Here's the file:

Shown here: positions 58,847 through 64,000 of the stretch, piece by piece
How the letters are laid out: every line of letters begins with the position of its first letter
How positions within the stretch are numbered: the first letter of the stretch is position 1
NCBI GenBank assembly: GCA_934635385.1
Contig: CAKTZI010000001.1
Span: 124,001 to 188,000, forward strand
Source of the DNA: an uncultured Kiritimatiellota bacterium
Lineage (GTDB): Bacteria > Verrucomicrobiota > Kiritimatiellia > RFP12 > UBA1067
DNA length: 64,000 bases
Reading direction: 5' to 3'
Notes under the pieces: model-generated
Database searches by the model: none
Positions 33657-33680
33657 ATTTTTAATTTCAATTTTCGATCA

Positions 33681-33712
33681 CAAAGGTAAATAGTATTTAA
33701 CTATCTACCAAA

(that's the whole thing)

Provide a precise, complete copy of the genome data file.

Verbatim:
Shown here: positions 58,847 through 64,000 of the stretch, piece by piece
How the letters are laid out: every line of letters begins with the position of its first letter
How positions within the stretch are numbered: the first letter of the stretch is position 1
NCBI GenBank assembly: GCA_934635385.1
Contig: CAKTZI010000001.1
Span: 124,001 to 188,000, forward strand
Source of the DNA: an uncultured Kiritimatiellota bacterium
Lineage (GTDB): Bacteria > Verrucomicrobiota > Kiritimatiellia > RFP12 > UBA1067
DNA length: 64,000 bases
Reading direction: 5' to 3'
Notes under the pieces: model-generated
Database searches by the model: none
Positions 33657-33680
33657 ATTTTTAATTTCAATTTTCGATCA

Positions 33681-33712
33681 CAAAGGTAAATAGTATTTAA
33701 CTATCTACCAAA